|Don't ask to ask, just ask|
use fields; # damnitby nothingmuch (Priest)
|on Aug 20, 2004 at 20:39 UTC||Need Help??|
Every time I bring this up people say I'm bonkers. Here goes.
Occasionally Perl's OO system is bashed, because it's too lax, which is true in some respects. I guess the most sensible answer is "wait for Perl 6", or "use Java" for most arguments. That's what I hear, more often than not.
What I'm bringing up is one aspect of strictish OO that is handled in Perl. This is compile time field (properties, instance data) checking. What? compile time? Yes, fscking compile time, I'm not lying.
The fields pragma is, as far as I know, the least used useful module out there. This post is nothing but advocacy for it. Improperly used, it gives you no real benefits, except the implicit use of depracated features (pseudohashes), under Perl 5.8.
However, if you do all the steps you need to get the benefits, you end up with something pretty powerful, especially if you're a lousy typist, or can't read very well.
Say you are implementing a Dog. Some dogs are stupid. You might start out with something like this:
And then you add a method:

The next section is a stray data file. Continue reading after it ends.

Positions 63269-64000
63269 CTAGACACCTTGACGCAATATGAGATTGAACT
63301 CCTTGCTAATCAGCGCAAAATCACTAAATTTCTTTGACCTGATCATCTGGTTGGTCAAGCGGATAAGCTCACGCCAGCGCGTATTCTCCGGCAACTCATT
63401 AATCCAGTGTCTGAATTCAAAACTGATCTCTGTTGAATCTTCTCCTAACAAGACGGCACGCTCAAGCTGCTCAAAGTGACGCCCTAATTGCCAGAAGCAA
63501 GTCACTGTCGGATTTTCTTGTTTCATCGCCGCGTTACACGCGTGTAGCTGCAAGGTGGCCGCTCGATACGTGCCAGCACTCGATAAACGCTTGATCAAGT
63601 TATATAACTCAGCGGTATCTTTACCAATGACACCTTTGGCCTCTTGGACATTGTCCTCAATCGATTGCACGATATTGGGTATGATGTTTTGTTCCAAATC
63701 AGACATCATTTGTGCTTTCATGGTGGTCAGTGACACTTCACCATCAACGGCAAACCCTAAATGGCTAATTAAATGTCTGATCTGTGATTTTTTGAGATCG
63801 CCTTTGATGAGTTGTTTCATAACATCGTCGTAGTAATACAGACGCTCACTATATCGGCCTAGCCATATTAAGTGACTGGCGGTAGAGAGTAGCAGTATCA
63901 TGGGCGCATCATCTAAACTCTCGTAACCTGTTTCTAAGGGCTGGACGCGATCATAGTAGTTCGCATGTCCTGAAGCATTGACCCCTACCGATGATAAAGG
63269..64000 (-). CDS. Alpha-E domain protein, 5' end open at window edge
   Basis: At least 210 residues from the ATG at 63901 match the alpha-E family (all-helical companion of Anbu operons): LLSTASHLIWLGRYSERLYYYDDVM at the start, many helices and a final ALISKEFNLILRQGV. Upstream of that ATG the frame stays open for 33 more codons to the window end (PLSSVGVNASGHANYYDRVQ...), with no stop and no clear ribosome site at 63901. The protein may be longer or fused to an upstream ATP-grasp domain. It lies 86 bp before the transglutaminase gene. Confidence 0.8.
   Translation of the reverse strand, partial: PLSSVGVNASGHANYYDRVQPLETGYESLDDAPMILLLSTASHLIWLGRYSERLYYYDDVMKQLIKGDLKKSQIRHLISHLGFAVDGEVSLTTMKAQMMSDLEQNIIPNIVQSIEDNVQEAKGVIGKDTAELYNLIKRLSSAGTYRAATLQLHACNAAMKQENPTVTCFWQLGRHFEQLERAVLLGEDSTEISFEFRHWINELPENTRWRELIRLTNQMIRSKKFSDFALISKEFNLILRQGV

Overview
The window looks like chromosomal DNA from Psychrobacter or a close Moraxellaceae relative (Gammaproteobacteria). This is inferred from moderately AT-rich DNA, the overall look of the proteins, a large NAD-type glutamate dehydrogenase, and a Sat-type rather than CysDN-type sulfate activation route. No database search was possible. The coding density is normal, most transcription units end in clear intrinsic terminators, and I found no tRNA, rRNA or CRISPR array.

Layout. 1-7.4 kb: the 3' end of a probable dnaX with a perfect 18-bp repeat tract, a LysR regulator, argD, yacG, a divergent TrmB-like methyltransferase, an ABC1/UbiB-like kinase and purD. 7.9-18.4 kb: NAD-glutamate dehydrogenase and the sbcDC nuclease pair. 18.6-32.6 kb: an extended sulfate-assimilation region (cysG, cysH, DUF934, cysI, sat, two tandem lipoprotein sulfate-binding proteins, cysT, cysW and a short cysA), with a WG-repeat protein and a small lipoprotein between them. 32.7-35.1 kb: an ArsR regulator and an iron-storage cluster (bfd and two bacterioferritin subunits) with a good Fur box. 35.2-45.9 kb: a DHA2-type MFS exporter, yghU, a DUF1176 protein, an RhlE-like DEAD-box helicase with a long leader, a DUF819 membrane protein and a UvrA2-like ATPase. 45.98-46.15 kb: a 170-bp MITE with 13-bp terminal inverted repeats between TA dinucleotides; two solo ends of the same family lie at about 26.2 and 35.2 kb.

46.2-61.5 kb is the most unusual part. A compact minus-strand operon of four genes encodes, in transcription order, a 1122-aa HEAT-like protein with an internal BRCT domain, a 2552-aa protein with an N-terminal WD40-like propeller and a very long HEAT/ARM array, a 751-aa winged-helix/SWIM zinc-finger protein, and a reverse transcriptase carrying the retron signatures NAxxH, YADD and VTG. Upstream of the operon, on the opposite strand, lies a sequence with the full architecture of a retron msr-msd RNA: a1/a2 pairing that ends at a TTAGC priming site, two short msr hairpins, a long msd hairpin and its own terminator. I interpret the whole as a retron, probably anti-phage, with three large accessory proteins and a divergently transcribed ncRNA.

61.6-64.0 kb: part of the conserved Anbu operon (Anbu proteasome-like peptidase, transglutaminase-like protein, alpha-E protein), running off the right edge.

Presto. You have a dog class. Now lets create $lassie. She is intelligent, right?
Whoops. Warnings would help, but strict wouldn't. Anyway, you get the point. I typoed the field name, and everything broke. I could be pecking for hours, looking for that.
So lets get a little formal, and say what we define:
So where does that get us? Well, nowhere. If you use base qw/Dog/ somewhere, the subclass would get that field, but that doesn't concern us now. Otherwise it's just a silly way to bless your $self.
The problem is that there's a general myth about fields, that that's all you're supposed to do, and that because it doesn't work, and to top it off uses pseudohashes, fields is bad. Both statements are false (the conclusion might not be, decide for yourself). Regarding the phashes, since 5.9 fields uses restricted hashes. The interface didn't change. In the future, fields might be implemented completely differently, and at the bottom line that's the point. You're not supposed to care that it uses phashes, because the phashes are hidden behind the usage interface.The other issue, well, we're getting there.
Lets move on to the my variable declaration. Notice that my TYPE $var syntax thingy? Well, it lets you tell perl that $var will be of class TYPE.
Aha! so If we do
presto, we've got compile time field checking. If it were only a bit more concise, that could be really fun, but what does it matter. Go home and start using it.
Update: grammer fixes.
zz zZ Z Z #!perl